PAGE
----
H/t Fr. Christopher Stainbrook via Facebook for this interview with Personal Ordinariate of the Chair of St. Peter Ordinary Msgr. Jeffrey Steenson! An excerpt:
Msgr. Steenson: What we’ve discerned is that this requires a very intentional catechetical approach. We have to get into the business of proclaiming the Gospel, proclaiming the New Evangelization, helping people to understand why the Catholic Church is important and compelling, and the need that if you’re going to be Catholic, you have to be in communion with Rome. We’re now helping clergy and lay leaders in the ordinariate understand what evangelization is all about.
OSV: What have been some of the challenges and difficulties thus far?
Msgr. Steenson: I spent 28 years in the Anglican ministry, but it’s hard to get your mind wrapped around what is required of administering an ecclesial group within the Catholic Church. We basically had to create a quasi-diocese. I’ve found that to be very challenging. We had to create a body of laws and particular norms to govern it. We had to set up not only the church structures but also the civil structures. Most us (clergy) in the ordinariate are also not full-time. I spend half of my time teaching in a seminary in Houston. A few are full-time pastors in their communities, but most of us are doing something else, whether we’re working as hospital chaplains, teaching in Catholic schools, helping out as parochial vicars in Catholic parishes and serving as military chaplains. It gets pretty involved and challenging for us. We’ve also had to bring together groups of Anglicans who were never together in the past. Some were part of the Episcopal Church or the Anglican Church of Canada. Others left the church for various reasons, and now we’re bringing them all together. Where in the past we weren’t in community with each other, we’re now learning to be in communion with each other as Catholics.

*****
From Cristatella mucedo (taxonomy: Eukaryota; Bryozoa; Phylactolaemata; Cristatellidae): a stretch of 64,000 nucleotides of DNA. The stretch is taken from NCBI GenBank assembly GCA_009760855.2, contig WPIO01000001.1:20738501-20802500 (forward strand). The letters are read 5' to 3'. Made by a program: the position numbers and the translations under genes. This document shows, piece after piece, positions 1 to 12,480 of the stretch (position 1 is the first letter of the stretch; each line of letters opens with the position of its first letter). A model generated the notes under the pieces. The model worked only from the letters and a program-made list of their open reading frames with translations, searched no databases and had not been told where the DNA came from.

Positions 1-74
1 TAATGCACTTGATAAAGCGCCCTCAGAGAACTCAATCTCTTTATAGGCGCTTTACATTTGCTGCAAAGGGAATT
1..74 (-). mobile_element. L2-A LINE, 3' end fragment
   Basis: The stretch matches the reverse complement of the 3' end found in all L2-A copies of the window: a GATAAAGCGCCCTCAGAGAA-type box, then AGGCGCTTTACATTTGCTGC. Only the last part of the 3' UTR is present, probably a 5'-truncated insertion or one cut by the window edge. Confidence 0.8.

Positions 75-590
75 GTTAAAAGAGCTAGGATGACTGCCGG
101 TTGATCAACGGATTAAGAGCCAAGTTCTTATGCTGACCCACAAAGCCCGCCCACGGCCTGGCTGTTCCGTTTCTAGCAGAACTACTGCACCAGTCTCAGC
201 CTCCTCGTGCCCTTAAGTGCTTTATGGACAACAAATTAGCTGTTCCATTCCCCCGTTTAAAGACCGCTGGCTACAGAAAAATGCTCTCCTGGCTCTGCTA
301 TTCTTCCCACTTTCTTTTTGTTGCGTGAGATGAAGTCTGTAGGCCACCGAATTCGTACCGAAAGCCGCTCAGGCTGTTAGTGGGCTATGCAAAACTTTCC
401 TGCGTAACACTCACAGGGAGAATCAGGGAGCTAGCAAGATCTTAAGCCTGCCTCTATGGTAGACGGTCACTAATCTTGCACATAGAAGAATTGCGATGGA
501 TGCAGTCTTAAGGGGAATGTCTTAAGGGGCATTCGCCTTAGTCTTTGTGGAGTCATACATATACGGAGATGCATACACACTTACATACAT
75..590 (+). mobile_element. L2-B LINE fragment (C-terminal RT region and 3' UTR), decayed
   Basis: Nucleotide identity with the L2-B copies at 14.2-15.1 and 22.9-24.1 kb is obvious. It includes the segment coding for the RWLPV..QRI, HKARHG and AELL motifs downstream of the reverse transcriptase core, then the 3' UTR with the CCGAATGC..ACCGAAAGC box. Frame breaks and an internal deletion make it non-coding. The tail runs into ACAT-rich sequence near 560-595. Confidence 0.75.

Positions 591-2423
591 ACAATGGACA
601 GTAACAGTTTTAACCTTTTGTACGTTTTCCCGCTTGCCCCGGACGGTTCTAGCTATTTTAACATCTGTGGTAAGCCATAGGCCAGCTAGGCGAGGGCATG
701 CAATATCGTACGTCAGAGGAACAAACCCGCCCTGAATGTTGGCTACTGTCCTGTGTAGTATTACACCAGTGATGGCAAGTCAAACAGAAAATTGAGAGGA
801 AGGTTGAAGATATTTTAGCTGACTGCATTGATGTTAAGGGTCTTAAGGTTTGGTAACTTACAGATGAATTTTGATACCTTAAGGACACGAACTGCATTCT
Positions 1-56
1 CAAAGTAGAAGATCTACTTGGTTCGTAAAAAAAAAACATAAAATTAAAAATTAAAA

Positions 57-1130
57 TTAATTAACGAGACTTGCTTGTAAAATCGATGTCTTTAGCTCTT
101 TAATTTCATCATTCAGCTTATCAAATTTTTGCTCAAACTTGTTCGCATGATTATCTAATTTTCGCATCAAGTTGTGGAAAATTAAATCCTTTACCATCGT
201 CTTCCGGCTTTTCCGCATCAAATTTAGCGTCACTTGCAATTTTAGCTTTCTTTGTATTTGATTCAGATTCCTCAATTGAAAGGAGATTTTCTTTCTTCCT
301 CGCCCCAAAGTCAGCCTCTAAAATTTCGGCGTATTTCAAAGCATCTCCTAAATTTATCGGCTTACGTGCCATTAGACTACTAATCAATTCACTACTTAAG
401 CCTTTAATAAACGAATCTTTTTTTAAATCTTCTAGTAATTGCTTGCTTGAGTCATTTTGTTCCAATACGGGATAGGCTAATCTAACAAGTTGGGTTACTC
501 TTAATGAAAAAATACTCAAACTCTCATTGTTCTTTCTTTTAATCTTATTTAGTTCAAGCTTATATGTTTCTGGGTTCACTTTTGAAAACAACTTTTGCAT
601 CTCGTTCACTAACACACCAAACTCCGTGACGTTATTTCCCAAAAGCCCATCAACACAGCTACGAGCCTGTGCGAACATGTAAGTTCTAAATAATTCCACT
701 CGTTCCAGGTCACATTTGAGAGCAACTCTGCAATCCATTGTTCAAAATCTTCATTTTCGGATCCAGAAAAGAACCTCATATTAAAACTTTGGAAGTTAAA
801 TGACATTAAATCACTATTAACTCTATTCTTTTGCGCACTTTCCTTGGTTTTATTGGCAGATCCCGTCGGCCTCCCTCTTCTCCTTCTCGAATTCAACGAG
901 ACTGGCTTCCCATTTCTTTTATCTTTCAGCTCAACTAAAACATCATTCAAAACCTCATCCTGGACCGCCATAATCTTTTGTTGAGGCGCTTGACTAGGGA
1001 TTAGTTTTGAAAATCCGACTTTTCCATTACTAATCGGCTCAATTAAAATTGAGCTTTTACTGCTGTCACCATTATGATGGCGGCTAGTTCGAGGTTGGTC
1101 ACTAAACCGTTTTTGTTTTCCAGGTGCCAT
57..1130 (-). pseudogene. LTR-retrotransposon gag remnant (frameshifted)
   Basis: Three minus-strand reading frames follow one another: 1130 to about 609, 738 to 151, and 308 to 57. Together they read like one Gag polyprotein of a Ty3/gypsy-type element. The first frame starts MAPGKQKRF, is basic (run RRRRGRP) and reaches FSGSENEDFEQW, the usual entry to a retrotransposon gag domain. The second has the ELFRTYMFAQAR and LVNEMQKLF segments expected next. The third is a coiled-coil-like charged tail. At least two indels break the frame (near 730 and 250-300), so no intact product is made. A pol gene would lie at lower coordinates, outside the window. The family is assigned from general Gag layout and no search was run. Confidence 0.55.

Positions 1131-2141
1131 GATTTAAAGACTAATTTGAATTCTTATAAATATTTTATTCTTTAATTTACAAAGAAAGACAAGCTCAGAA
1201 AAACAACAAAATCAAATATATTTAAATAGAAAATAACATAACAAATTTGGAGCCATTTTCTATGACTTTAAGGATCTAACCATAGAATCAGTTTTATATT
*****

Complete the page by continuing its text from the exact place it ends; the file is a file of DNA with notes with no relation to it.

OSV: What are some reasons why individuals and communities from an Anglican tradition join the ordinariate?
Msgr. Steenson: I think the main reason is their desire to really connect with the apostolic faith, and their experience within the Anglican tradition is that it’s becoming harder and harder to do that. But the reason why you enter the Catholic Church should be because you think it’s true, and that you agree when the Second Vatican Council says that it’s Christ’s will that the Church be constituted around Peter and his successors. The thing we want to avoid above all else is the ordinariate becoming a safe harbor of refuge for people who are disgruntled with their previous church experience. That’s what we absolutely don’t want.